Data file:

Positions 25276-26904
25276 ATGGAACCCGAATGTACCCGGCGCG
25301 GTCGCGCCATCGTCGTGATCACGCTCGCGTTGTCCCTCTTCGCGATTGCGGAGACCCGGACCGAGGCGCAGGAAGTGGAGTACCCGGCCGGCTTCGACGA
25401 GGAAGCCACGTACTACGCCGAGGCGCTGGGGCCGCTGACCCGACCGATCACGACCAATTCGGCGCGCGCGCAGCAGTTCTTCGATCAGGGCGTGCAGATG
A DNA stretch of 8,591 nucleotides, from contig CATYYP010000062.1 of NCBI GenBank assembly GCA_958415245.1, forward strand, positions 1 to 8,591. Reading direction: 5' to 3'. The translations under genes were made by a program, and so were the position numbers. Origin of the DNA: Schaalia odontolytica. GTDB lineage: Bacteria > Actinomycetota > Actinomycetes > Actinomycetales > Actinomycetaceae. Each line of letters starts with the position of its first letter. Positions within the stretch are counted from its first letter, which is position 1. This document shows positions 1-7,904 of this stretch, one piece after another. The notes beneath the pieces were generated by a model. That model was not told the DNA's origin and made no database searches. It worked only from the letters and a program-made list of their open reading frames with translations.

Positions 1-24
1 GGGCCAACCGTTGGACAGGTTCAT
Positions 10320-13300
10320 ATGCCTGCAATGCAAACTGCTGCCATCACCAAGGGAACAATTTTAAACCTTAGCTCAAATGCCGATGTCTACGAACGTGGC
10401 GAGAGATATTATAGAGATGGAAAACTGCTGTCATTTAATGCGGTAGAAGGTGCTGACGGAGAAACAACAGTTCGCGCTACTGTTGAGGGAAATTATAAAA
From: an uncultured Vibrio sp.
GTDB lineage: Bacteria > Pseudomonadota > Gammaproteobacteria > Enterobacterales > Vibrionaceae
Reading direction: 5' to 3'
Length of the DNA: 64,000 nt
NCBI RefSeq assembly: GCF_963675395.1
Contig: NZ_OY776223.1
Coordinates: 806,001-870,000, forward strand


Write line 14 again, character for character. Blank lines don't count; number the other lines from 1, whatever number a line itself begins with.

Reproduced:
Length of the DNA: 64,000 nt